• Cartmel and the ‘Lake District Peninsulas’

      Sitting just south of the Lake District National Park, the ‘peninsulas’, sticking out into Morecambe Bay, have their own beautiful, if less dramatic, scenery than further north and fewer crowds.

      The self-styled ‘home of sticky toffee pudding’, the

    • On the eastern edge of the County of Cumbria, outside the national park boundaries, lies the rolling Eden Valley, which borders both the Yorkshire Dales National Park and the North Pennines Area of Outstanding Natural Beauty. If you want hiking in

  • Hadrian’s Wall Country and the North East

    • Hadrian’s Wall and around

      Built in the early second century as a barrier between Roman England and the uncontrollable ‘barbarians’ to the north, Hadrian’s Wall crosses the neck of Britain from east coast to west coast and is undoubtedly Britain’s most impressive Roman site.

    • Considered to be ‘England’s last wilderness’, stretching south from the Scottish border, Northumberland National Park is the least populated area of England. Its vast swathes of heather moorland, the rolling Cheviot Hills and expansive Kielder Water,

    • The Northumberland Coast

      The Northumberland coast is truly stunning. Miles and miles of windswept beaches stretch into the distance, interspersed with dramatic, atmospheric castles looking out to sea.

      The most impressive of the coastal castles is Bamburgh, perched on a crag

    • Durham

      The small city of Durham has a gorgeous centre, dominated by its large Norman cathedral, considered one of the most beautiful in Britain.

      Durham Castle is another impressive site. Originally built in the eleventh century, it was continually expanded

    • The largest city in the north east, Newcastle is famed for its rowdy nightlife and love of football. Having undergone substantial redevelopment in recent years, Newcastle is shaking off its out-dated reputation as run-down and industrial and has

    • Much of the countryside of the north-east could to considered ‘off the beaten track’ when compared to more heavily populated and visited areas further south. Wide expanses of open country stretch on for miles, with even small villages few and far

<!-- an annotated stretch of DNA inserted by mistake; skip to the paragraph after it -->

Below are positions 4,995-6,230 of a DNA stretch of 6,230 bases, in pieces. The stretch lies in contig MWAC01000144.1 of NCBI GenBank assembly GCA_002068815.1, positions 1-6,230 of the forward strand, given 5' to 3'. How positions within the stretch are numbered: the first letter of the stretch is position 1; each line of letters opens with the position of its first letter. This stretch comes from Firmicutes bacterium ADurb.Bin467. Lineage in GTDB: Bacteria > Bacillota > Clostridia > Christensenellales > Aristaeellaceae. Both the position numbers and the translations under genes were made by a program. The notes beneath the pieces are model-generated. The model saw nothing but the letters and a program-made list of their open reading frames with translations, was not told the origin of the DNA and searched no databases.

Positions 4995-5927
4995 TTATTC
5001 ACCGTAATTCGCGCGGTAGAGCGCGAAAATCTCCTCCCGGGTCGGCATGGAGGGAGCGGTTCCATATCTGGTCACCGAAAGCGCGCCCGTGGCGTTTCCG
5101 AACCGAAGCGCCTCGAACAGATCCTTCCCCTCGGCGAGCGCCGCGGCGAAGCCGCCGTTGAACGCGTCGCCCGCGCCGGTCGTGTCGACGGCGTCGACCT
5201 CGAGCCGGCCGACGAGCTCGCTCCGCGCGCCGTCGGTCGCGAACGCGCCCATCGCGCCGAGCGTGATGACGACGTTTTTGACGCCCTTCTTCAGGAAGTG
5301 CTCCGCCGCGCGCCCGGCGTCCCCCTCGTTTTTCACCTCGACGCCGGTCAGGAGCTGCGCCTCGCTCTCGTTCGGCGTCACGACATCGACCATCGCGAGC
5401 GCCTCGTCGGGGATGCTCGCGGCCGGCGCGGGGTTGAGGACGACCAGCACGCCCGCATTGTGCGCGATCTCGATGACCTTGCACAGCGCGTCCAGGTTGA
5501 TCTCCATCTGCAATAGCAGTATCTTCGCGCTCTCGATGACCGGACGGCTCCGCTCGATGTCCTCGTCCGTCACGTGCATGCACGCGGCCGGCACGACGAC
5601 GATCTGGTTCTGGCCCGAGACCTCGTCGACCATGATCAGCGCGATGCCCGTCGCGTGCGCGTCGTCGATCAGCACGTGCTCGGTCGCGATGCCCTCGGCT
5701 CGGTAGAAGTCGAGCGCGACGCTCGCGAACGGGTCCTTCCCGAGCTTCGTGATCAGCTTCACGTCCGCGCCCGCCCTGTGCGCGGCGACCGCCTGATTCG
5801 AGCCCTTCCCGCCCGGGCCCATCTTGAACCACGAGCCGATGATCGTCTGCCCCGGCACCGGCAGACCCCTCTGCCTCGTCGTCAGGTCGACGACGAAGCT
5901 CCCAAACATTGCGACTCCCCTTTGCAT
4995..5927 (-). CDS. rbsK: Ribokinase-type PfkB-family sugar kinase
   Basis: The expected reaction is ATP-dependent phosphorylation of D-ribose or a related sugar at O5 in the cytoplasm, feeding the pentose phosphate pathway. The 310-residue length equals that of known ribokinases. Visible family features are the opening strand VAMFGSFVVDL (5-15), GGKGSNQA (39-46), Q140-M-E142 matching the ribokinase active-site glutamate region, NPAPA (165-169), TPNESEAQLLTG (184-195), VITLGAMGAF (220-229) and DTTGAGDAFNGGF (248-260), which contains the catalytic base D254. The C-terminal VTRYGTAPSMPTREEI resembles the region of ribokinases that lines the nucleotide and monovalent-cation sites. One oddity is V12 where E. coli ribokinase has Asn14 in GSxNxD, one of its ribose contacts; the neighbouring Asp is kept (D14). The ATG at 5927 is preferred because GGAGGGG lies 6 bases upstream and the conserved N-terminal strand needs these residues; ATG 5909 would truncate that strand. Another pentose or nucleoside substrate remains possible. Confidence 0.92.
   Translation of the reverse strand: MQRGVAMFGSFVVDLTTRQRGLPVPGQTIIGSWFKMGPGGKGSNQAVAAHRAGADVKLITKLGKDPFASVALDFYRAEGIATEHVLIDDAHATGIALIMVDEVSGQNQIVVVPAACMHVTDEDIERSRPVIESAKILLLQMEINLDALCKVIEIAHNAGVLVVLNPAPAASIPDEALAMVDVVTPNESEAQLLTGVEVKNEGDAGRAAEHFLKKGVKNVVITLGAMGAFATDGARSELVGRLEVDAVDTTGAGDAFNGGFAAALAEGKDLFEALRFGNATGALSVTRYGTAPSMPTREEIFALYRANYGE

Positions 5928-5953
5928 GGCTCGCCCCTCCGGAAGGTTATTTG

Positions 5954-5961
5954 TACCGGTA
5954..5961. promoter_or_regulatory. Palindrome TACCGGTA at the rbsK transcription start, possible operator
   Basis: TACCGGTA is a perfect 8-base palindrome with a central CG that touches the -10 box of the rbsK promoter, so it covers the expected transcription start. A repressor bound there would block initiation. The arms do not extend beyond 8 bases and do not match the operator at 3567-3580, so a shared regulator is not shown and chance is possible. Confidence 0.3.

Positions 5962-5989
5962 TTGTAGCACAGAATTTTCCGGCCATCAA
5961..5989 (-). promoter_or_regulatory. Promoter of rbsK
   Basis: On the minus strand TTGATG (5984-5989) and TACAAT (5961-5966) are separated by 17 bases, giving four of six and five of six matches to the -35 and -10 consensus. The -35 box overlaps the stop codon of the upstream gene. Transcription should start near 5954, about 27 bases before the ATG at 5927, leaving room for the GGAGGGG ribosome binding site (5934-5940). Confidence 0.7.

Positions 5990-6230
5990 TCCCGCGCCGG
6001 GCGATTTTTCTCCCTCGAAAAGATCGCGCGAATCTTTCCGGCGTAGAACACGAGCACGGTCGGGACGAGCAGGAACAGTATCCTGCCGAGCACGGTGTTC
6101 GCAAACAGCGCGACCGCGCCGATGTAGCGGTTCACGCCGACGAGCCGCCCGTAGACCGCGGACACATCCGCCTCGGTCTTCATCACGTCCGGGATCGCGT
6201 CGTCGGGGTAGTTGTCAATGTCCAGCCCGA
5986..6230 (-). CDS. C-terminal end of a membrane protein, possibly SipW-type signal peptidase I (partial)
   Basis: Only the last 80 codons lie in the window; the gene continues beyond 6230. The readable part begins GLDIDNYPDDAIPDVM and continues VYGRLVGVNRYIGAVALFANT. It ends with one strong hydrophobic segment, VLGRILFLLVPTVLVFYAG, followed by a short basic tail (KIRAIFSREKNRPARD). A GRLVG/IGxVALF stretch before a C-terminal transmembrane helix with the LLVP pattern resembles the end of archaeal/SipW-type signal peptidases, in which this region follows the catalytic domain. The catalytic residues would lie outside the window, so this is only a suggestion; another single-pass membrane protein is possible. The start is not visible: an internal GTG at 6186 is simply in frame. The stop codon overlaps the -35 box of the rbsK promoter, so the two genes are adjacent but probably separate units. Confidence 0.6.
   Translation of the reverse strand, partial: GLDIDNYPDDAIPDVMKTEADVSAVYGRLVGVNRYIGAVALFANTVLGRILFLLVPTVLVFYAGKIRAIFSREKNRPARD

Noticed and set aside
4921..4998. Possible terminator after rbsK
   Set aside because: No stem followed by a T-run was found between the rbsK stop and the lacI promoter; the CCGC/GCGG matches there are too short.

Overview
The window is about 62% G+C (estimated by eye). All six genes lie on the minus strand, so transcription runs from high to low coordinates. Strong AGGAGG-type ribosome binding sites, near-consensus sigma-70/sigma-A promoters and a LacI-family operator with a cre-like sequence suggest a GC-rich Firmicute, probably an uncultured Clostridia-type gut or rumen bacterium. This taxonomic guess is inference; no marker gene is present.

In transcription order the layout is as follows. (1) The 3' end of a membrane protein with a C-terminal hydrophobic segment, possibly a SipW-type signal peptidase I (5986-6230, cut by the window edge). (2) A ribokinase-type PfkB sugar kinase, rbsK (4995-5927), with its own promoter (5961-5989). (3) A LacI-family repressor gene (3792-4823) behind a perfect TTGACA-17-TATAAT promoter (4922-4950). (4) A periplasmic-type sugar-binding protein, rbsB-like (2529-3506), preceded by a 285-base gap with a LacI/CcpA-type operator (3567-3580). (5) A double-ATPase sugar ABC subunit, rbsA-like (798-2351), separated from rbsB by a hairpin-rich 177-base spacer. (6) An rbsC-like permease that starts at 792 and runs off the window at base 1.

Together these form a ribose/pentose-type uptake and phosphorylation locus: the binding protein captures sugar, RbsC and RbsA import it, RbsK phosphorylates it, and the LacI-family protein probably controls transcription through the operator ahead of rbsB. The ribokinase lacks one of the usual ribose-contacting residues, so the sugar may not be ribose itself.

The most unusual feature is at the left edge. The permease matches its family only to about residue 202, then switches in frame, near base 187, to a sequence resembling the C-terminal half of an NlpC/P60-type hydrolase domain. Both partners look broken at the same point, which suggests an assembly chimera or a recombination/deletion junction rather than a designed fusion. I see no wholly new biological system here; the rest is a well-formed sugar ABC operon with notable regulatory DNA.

• Southern Scotland

    • The Scottish Borders make excellent walking and cycling country and there are several long distance paths that cross the area, sections of which can easily be made into manageable day walks or rides.

      One of the key draws of the region are the

    • Ayrshire and the Isle of Arran

      Ayrshire is a popular place for fans of two things: golf and Robert Burns. Ayrshire was the host of the first Open Championship in 1860 and the area is now littered with many quality courses. Scotland’s most famous poet was born in the village of

    • Dumfries and Galloway offers some of southern Scotland’s most appealing towns and villages, some interesting and picturesque ruins and is a good area for enjoying the great outdoors.

      Galloway Forest Park in the west of the region is a wonderful

    • Many visitors rush through South Lanarkshire on their way to Glasgow or northern Scotland, but the area offers some beautiful countryside as well as the designated UNESCO world heritage site of New Lanark, popular with domestic tourists.

      Set in a

  • Edinburgh, Glasgow and around

    • Enchanting Edinburgh is a city of two halves, but both sides of the city are equally appealing. The medieval Old Town is an inviting network of winding, narrow lanes that run up and down hills, ending at stunning Edinburgh Castle, which watches

    • The Lothians

      An easy day trip from Edinburgh, the counties of East, Mid- and West Lothian are a great escape to the country for those looking for a break from city life.

      East Lothian runs along the coast east of Edinburgh and offers some good stretches of wide,

    • While not having Edinburgh’s historic appeal or obvious beauty, Glasgow, Scotland’s largest city, is a lively, friendly city with plenty of attractions.

      Glasgow has a fascinating mixture of architecture – the stunning gothic arches of the fifteenth

    • It is easy to escape from the city to get some country air around Glasgow. While many people head further afield to Loch Lomand and the Trossachs or south into Lanarkshire, there is some good walking country right on Glasgow’s doorstep in the rolling

  • North East Scotland

    • Angus

      Dundee, Angus’ only major city, is set in a great location on the northern side of the Firth of Tay. As well as a pleasant atmosphere, friendly locals and some decent coastline, Dundee’s key highlights are Discovery Point, where The Discovery, the